'The Hate U Give' by Angie Thomas
Tackling the timely subject of police shootings of unarmed black men, Angie Thomas’s The Hate U Give introduces readers to coming-of-age activist Starr Carter, whose life is changed when she becomes the only witness to the fatal shooting of her unarmed friend Khalil by a police officer, and finds herself thrown into the national, political spotlight.
'American Street' by Ibi Zoboi
Nominated for the National Book Award for Young People's Literature, American Street by Ibi Zoboi is a magically-tinged story about teenage Haitian immigrant Fabiola Toussaint, who is separated from her mother during the immigration process and travels to Detroit to live with her very American cousins — relatives who find her as strange, unfamiliar, and interesting as she finds them.
'Marlena' by Julie Buntin
Urgent and disturbing, Julie Buntin’s Marlena introduces readers to 30-year-old Cat — a functioning alcoholic whose life was altered forever the year she turned 15, when her hard-partying friend Marlena was discovered dead in the woods in winter, haunting Cat with both tragic loss and debilitating guilt.
'Dear Martin' by Nic Stone
Another YA novel that tackles the tensions between young black men and police officers is Dear Martin by Nic Stone. Justyce McAllister is an Ivy-league-bound teen who finds inspiration in the writings and teachings of Martin Luther King Jr. — but whose beliefs and strength are about to be tested during a violent altercation with a white, off-duty police officer that throws the teen and his friend into the national spotlight.
'The Leavers' by Lisa Ko
Lisa Ko’s The Leavers takes readers from New York to China, telling the story of an undocumented Chinese mother named Polly, and the son, Deming Guo, who she abandoned suddenly when he was 11-years-old. Renamed Daniel and pressured to transform into the “all-American” son his adoptive parents want, Deming/Daniel learns to navigate cultural boarders and boundaries, as he discovers who he truly wants to be; while his mother, Polly, languishes in the fallout of her mistakes.
'Sycamore' by Bryn Chancellor
Bryn Chancellor’s Sycamore tells the story of Jess Winters, a girl whose disappearance from the small, Arizona town of Sycamore lingers in the hearts and minds of residents 18 years later — and whose disappearance remains a mystery. But when a body is found buried into the wall of a dry desert ravine, the painful history of Jess’s brief time in Sycamore begins to swirl through the small community once again.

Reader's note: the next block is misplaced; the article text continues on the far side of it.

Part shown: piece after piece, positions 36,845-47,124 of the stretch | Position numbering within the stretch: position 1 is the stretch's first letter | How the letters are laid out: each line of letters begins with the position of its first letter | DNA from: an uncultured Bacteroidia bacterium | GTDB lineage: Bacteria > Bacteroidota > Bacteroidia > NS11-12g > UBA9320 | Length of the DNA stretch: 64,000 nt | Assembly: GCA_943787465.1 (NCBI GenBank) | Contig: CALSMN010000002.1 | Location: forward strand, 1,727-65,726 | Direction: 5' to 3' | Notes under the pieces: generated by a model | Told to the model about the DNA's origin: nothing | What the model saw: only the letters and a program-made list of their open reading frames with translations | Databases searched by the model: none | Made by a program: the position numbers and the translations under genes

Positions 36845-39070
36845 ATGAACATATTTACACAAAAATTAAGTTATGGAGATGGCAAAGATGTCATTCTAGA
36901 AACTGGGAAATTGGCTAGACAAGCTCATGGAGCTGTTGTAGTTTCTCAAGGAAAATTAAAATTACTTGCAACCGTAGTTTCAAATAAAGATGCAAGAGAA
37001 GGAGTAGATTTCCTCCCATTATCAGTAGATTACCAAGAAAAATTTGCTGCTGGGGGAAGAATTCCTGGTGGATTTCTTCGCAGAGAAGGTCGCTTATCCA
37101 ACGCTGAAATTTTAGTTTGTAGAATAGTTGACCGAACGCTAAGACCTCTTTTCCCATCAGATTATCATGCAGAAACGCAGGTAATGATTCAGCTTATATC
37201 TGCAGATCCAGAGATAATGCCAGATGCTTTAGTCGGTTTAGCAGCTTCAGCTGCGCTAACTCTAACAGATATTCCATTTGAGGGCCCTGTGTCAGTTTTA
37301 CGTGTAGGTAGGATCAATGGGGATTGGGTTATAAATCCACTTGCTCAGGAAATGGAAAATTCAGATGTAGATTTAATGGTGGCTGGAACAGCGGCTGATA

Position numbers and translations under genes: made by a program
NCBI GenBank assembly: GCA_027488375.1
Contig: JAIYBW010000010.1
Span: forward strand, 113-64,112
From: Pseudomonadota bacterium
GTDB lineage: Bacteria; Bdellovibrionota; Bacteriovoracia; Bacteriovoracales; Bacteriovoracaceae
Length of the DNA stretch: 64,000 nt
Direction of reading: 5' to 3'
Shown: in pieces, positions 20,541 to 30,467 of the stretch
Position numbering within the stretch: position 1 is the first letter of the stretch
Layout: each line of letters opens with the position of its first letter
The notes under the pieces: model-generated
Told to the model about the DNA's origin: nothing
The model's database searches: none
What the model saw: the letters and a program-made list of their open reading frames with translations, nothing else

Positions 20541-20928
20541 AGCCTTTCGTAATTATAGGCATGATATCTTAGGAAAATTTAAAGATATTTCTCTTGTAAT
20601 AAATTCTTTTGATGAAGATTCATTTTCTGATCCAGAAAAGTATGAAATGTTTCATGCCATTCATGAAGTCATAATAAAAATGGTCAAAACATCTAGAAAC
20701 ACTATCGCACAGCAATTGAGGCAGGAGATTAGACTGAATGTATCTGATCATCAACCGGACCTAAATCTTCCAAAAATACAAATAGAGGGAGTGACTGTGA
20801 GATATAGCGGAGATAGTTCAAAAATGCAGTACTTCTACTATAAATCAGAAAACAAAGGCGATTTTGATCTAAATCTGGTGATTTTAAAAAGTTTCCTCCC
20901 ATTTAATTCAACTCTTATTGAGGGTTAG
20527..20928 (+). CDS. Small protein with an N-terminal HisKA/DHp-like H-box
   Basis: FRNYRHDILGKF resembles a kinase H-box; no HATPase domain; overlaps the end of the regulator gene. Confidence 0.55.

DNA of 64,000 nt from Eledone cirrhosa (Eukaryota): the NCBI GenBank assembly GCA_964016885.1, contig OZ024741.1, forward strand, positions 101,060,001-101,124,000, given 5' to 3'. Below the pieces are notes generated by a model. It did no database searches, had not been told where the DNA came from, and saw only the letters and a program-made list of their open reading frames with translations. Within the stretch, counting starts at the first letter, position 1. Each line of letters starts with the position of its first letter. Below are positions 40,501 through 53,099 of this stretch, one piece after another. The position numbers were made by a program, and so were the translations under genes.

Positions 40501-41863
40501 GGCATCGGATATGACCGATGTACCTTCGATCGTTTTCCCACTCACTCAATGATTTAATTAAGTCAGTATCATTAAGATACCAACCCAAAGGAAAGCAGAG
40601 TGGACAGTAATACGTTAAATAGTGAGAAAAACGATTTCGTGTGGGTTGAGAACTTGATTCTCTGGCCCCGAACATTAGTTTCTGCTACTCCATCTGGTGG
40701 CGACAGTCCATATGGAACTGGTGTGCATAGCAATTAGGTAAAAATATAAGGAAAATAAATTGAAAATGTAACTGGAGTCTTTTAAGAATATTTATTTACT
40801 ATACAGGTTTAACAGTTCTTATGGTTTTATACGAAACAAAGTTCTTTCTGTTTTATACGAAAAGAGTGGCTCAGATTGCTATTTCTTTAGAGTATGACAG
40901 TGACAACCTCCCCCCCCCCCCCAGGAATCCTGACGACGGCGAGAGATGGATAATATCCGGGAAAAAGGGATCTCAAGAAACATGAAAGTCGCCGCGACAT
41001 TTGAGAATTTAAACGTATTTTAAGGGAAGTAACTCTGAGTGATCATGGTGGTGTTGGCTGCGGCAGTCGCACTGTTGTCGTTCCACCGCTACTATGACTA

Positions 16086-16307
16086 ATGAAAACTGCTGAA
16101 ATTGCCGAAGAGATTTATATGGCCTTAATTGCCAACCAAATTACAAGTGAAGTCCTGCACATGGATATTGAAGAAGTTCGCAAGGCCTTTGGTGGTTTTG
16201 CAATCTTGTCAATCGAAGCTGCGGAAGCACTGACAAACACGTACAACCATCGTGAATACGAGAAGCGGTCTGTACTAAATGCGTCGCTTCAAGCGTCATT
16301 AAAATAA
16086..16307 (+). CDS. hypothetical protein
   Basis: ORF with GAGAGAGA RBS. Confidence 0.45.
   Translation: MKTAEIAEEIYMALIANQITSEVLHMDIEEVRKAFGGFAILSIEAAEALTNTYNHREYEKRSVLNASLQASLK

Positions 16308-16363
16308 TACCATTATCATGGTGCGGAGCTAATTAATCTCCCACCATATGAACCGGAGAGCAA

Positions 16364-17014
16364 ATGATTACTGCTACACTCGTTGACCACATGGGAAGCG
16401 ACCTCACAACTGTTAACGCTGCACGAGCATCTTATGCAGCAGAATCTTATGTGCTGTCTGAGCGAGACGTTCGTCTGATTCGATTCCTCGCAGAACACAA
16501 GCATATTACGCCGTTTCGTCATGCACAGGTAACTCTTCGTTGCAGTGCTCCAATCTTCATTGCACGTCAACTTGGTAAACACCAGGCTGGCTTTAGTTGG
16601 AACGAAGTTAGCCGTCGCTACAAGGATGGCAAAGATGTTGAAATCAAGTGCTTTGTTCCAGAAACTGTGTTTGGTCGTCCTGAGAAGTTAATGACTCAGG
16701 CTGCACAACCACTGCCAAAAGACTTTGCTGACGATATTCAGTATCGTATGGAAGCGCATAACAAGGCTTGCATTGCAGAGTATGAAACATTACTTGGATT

'The Salt House' by Lisa Duffy
Introducing readers to a young couple who have lost their youngest daughter, The Salt House by Lisa Duffy is a heartbreaking novel about one family — Hope and Jack Kelley and their two surviving daughters, Jess and Kat — who have lost themselves in their own, separate grief, and who are approaching a crossroads that will either lead to healing or the destruction of their family forever.
'The Education of Margot Sanchez' by Lilliam Rivera
The Education of Margot Sanchez by Lilliam Rivera is a coming-of-age novel about Margot Sanchez, a teen who has landed herself in teen purgatory (aka: she’s grounded) for taking her father’s credit card on an unauthorized shopping spree. Enlisted to work in her family’s grocery store as punishment, Margot spends a summer slicing deli meat and starting to come into her own as both a daughter and a young woman.
'The Last Days of Café Leila' by Donia Bijan
Inspired by the writer’s return to her country of exile, Iran, The Last Days of Café Leila by Donia Bijan tells the story of a woman named Noor, who returns to her father’s café in Tehran in search of answers about her mother’s disappearance during the Islamic Revolution — with her American-raised daughter Lily in tow. But life in Iran isn’t easy for mother nor daughter, who each struggle to navigate a culture that isn’t truly their own.
'The Weight of Him' by Ethel Rohan
Big-hearted, tender, and wholly relatable, Ethel Rohan’s The Weight of Him introduces readers to Billy Brennan, an obese father and food addict who embarks on a public weight-loss campaign in the wake of his teenage son Michael's suicide. Struggling with compulsive eating and weight loss, while navigating the tumultuous waters of suicide and suicide prevention, Billy discovers what it means to be left among the living in the wake of profound loss.